2020_007_2
Support the Café
Search our site

The Spirit of Truth

The Spirit of Truth

 

Today’s Gospel reading is very short, which is a good thing, since it is jammed with vital information. In it we are told that the Spirit, the Advocate, dwells with us, always available, and that in our love of Jesus we are one with God, alive as Christ is alive.

 

The thing that strikes me about this, today, is that the instrument I need in order to perceive the truth about God and Christ, my position in the cosmos, and my right relationships in the world is not my mind but my heart. Love is the lens through which I must gaze at reality. My mind can help me discern what to name things, how to do things, and how to relate them one to another, but it cannot tell me what is true. It cannot perceive the Spirit.

 

Seeing through the lens of love, I am in communion with all beings. Christ, who dwells within them, draws me to delight in them and appreciate how awesome they are — even the lethal ones, like rattlesnakes, which I try to keep at a distance. Loving them, I feel Christ’s love pour through me. And I’m in the mix too, valued and cherished.

 

Like most Episcopalians these days, I have been forced to fast from the Eucharist. I find in myself a deep hunger for the sacrament that symbolically binds me to all the people of God. It’s forcing me to become far more aware than I ever have been of what I was doing when sharing the body and blood of Christ with others. It was a symbolic reminder, a profound affirmation. We belong to one another and are built to cherish one another. In the Eucharist I experience the world through the lens of love.

 

The essence of the Eucharist is the celebration of Christ’s willingness to commune with us. We focus on that awareness and allow it to inform us. We learn through the lens of love that Christ is in God and we are in Christ and Christ is in us. This is a change of awareness that takes us out of “the world” and puts us ever at odds with ordinary thinking.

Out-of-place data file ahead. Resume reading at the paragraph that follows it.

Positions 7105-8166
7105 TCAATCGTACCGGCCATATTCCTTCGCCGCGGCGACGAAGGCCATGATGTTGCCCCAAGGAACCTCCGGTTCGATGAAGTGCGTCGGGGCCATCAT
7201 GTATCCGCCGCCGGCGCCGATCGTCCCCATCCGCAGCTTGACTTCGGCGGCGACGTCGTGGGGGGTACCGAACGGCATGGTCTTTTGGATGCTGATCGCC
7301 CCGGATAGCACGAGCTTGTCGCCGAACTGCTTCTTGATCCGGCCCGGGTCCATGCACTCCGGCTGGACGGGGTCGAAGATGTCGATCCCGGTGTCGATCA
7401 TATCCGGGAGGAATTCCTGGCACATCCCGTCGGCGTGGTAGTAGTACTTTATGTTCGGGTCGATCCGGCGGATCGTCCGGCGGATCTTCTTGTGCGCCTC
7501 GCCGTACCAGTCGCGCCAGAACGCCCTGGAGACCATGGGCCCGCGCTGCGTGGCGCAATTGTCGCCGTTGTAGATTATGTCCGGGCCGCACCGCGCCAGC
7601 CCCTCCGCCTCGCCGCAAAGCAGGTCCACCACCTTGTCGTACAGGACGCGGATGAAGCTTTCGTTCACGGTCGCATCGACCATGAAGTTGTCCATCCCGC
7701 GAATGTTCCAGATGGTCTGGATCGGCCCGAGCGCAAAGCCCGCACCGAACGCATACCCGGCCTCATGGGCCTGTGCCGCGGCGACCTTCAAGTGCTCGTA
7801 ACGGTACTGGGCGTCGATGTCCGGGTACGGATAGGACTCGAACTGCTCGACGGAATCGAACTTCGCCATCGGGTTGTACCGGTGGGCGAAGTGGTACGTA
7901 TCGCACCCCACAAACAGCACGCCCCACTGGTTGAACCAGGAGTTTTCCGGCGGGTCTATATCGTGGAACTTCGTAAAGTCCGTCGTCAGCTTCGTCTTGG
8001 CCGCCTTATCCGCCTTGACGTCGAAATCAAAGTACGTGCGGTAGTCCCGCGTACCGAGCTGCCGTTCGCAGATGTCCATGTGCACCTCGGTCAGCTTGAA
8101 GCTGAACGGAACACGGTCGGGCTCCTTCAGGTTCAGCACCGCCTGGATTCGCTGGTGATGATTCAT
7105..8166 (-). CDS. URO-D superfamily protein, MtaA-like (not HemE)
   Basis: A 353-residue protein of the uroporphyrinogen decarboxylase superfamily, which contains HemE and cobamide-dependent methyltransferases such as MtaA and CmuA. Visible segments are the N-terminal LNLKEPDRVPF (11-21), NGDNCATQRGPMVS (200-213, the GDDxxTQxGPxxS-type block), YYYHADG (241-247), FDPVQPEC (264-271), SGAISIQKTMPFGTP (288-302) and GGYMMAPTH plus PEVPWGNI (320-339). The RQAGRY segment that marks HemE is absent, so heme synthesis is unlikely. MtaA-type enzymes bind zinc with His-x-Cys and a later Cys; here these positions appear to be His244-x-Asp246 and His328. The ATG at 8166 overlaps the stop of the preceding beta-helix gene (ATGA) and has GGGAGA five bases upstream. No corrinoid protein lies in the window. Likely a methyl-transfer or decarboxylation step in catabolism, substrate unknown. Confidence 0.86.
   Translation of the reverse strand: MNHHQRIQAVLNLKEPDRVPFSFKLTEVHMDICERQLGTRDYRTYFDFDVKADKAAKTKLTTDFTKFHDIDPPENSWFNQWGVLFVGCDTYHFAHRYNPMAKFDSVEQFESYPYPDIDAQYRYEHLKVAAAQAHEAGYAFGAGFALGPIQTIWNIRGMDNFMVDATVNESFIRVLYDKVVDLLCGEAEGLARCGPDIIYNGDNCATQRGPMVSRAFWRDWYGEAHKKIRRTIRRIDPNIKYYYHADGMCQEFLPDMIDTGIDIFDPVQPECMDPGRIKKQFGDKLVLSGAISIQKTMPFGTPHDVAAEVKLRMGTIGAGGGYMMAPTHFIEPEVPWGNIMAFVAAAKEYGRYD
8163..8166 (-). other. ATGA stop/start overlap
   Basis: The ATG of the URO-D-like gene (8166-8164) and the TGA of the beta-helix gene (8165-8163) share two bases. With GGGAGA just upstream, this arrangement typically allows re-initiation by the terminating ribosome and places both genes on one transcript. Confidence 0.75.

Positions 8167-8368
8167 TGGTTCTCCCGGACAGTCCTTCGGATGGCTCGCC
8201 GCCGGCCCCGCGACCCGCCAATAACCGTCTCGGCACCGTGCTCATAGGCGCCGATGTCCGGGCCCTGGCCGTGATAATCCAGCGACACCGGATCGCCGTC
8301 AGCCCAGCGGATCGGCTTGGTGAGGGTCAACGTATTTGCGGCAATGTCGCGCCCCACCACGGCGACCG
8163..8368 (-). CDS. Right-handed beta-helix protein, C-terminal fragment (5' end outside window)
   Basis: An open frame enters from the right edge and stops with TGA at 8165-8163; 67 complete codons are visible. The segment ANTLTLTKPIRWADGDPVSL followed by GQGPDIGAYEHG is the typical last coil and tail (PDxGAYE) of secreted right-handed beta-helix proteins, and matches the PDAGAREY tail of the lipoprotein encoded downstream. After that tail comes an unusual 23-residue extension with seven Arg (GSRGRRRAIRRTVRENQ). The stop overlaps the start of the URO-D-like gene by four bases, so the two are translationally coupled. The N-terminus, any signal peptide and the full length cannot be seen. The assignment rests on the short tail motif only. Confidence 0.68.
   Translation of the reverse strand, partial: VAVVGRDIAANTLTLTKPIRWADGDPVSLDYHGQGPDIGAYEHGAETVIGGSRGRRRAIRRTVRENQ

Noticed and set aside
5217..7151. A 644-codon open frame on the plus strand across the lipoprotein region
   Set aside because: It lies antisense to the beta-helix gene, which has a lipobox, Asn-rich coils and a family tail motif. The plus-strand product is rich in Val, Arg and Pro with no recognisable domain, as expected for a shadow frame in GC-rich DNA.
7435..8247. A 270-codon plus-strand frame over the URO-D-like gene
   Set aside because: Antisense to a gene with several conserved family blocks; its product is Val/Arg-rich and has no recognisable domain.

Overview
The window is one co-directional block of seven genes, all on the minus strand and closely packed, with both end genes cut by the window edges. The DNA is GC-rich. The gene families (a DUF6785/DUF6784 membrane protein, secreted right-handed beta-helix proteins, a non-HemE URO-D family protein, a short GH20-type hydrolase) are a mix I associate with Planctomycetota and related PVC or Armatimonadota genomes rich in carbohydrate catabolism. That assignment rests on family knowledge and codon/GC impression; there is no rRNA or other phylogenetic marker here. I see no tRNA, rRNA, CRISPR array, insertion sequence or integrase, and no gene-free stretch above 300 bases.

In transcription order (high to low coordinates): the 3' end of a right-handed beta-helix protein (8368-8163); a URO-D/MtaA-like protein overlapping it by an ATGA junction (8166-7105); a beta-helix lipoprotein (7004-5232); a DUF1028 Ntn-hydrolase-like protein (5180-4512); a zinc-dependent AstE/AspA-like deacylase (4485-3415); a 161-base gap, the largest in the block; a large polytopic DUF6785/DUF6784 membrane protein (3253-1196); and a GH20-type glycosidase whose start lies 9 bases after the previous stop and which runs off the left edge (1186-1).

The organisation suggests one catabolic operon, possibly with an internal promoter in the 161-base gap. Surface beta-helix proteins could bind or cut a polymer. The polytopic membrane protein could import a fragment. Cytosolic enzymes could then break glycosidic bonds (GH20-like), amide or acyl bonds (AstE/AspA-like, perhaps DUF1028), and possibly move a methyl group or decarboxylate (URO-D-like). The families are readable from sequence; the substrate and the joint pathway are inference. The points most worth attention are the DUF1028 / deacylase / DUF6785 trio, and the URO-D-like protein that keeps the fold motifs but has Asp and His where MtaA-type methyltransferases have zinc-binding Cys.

So I wonder. What gestures can we make, here in this time of fasting, that remind us of and ground us in this reality? Because we sure need them. At least, I do.

 

Dislike (0)
Facebooktwitterpinterestlinkedinmail

Café Comments?

Our comment policy requires that you use your real first and last names and provide an email address (your email will not be published). Comments that use non-PG rated language, include personal attacks, that are not provable as fact or that we deem in any way to be counter to our mission of fostering respectful dialogue will not be posted.

Facebooktwitterrss
Support the Café
Past Posts
2020_001
2020_007_1
2020_008

The Episcopal Café seeks to be an independent voice, reporting and reflecting on the Episcopal Church and the Anglican tradition.  The Café is not a platform of advocacy, but it does aim to tell the story of the church from the perspective of Progressive Christianity.  Our collective sympathy, as the Café, lies with the project of widening the circle of inclusion within the church and empowering all the baptized for the role to which they have been called as followers of Christ.

The opinions expressed at the Café are those of individual contributors, and, unless otherwise noted, should not be interpreted as official statements of a parish, diocese or other organization. The art and articles that appear here remain the property of their creators.

All Content  © 2017 Episcopal Café